Gyutos are shaped the same way as western chef’s knives and used the same way. It’s nearly impossible to tell a slightly thicker Gyuto with a double bevel and a western-style handle from a western chef’s knife. In other words, Gyutos and chef’s knives are basically the same.
Santoku Vs. Gyuto
Since “Gyuto” is just a fancy term for a Japanese-style chef’s knife, the comparison between a Gyuto and a Santoku is the same as the comparison between a chef’s knife and a Santoku. Gyutos are slightly better all-purpose knives (due to the piercing tip and the belly for rocking), but Santokus can still be used for most kitchen tasks. One interesting note: Santokus are often cheaper than Gyutos. If you want to pick up a single extra all-purpose knife, you can sometimes save some money by choosing a Santoku instead of a chef’s knife made out of a similar metal.
Santoku Knife Uses
Santoku knives are best used for slicing, dicing, and mincing. They’re often shorter and thinner than your chef’s knife, meaning you’ll be a bit more agile as you work. This helps combat hand fatigue and compensates for the fact that you have to actually chop and not rock. The smaller blade also helps with small cutting boards or cramped kitchens. Santoku knives are true all-purpose workhorses, however. They’re comfortable, light, and fast. You can utilise a Santoku in most recipes that call for knife work. The only real exception is cutting hard foods (like pineapples or bones). Otherwise, you can probably use a Gyuto.
Santoku Vs. Chef’s Knife: Which Should I Choose?
Now that you know the differences, it’s time to consider the merits of each knife. Truthfully, I think a shorter Gyuto (+/- 21cm) or chef’s knife is going to be slightly better than a Santoku for most use cases. If you already have a chef’s knife, however, adding a Santoku to your arsenal can help you with certain types of food prep. If you find yourself cutting lots of onions, for example, the smaller, faster, dedicated chopping tool will make your job quicker and easier.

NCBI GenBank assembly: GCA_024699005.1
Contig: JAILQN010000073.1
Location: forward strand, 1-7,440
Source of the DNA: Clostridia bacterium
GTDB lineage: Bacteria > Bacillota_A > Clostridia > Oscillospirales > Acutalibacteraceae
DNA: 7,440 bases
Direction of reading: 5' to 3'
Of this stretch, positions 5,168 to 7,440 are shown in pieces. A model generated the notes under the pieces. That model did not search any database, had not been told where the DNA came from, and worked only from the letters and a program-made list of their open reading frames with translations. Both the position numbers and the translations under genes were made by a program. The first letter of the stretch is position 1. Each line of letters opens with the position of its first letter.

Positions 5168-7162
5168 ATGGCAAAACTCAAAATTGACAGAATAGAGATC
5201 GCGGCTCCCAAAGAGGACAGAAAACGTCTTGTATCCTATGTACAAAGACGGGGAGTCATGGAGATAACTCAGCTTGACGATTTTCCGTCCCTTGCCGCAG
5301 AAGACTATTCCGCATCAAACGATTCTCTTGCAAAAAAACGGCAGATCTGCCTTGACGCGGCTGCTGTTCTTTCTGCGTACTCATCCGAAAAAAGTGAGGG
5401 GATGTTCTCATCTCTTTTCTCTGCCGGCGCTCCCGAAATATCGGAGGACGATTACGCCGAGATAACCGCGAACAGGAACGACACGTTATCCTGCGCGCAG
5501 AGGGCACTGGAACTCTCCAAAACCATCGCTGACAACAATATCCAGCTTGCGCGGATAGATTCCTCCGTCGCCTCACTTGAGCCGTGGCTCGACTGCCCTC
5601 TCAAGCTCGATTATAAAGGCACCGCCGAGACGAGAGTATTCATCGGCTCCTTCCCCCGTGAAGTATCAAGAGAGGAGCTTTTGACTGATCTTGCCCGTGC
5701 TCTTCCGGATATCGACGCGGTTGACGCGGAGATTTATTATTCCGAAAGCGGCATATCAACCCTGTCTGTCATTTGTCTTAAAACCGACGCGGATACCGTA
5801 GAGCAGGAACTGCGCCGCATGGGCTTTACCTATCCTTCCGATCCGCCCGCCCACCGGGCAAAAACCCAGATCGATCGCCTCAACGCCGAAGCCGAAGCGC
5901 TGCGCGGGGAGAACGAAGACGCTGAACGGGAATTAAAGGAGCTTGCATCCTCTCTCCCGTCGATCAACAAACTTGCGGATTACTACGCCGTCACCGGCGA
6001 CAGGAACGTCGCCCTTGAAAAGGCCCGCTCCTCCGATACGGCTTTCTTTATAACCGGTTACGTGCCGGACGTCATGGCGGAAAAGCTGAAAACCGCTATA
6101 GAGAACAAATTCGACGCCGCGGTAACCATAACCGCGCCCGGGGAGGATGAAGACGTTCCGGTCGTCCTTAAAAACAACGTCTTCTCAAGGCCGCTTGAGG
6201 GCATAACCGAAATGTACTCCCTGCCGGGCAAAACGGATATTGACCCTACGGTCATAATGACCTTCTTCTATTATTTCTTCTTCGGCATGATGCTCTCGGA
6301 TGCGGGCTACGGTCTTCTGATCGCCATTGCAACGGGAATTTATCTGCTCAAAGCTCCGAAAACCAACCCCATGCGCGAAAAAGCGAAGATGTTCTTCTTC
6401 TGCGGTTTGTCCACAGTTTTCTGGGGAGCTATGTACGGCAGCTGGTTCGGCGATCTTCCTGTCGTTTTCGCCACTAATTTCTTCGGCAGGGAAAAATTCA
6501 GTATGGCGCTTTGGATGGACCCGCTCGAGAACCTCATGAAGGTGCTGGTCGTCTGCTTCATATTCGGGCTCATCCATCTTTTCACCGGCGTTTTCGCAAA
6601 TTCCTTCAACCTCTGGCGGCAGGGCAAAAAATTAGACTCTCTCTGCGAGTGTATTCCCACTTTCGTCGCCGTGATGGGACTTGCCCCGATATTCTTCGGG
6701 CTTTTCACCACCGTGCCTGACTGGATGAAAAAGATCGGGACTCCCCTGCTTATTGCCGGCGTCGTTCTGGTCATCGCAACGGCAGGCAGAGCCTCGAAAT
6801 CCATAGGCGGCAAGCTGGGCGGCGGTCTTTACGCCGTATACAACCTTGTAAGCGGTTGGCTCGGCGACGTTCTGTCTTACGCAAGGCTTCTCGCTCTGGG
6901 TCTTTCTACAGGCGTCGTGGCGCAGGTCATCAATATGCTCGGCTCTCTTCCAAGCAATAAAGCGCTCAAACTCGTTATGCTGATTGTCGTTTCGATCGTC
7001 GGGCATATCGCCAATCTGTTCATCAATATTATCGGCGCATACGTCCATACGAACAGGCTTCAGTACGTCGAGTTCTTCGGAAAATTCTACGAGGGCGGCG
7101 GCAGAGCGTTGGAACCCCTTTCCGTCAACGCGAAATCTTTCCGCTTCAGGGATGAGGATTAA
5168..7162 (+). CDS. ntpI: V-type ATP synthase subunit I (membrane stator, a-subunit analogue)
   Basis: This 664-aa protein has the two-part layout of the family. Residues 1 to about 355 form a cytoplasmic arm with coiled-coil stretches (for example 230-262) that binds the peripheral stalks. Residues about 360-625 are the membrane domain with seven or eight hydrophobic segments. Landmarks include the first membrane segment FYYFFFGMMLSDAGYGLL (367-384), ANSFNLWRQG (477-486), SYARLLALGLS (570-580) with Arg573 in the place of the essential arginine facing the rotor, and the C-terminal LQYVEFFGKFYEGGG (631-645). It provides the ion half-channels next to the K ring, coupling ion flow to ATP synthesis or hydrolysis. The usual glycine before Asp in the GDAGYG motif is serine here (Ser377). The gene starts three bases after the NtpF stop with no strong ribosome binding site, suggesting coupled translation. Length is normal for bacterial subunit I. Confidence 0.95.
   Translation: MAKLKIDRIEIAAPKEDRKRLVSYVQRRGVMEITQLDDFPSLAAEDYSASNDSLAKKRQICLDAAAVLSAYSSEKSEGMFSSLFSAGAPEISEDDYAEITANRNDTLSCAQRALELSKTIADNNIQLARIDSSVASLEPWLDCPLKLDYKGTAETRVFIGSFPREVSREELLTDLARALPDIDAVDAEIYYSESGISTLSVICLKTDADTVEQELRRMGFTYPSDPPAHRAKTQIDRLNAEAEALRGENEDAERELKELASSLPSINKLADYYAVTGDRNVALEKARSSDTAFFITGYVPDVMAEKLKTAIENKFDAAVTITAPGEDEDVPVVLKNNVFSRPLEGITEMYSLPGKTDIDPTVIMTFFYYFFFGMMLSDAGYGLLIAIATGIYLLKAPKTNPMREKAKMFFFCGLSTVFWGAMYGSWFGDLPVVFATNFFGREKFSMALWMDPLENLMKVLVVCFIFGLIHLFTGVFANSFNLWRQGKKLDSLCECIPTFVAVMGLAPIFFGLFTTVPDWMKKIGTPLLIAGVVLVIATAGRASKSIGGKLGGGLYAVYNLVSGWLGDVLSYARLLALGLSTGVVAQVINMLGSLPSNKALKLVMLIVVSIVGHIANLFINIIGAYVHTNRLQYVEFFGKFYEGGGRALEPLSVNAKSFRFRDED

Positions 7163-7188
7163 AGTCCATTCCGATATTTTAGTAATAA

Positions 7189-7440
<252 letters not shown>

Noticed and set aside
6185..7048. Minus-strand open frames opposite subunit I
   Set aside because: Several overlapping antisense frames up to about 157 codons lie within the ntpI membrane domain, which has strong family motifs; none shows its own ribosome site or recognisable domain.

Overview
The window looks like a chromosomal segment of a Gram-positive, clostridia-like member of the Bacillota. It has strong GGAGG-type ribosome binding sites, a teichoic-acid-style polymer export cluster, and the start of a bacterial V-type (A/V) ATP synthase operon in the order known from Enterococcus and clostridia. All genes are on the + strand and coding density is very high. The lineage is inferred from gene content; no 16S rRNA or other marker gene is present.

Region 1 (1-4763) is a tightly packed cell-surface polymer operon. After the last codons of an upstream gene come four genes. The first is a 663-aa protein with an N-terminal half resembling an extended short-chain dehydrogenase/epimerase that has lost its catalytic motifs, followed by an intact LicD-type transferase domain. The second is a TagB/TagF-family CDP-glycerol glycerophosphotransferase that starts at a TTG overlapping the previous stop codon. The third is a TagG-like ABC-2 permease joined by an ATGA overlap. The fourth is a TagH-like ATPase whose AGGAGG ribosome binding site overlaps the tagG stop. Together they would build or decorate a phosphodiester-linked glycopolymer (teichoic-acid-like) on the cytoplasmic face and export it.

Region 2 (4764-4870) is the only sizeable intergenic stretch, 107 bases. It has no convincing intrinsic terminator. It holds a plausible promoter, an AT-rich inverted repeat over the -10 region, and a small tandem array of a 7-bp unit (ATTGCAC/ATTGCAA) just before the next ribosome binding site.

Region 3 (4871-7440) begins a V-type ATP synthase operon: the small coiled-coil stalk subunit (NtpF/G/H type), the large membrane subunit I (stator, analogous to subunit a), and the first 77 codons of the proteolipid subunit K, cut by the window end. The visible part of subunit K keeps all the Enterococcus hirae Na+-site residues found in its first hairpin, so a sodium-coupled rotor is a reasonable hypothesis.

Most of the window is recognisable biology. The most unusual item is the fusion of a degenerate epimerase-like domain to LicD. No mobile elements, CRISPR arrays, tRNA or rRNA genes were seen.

Like I mentioned earlier, Santokus can also be cheaper than chef’s knives. If you’re on a tight budget and want a high-quality Japanese knife, you might be able to save some money by getting a Santoku instead. If you want a long knife with a pointed tip, however, or if you know you’ll be rocking your knife, there’s no reason to even consider a Santoku. Go with a Gyuto or chef’s knife. You simply can’t find these features in most Santokus.
Overall, though I feel like the best answer is to simply choose both. There’s no reason why your knife stand (or a knife rack) can’t hold two high-quality, beautiful knives for two different tasks. You can break out your chef’s knife for tasks that need the longer blade and use the Santoku to power through quick chopping jobs. This way, you’ll get the best of both worlds.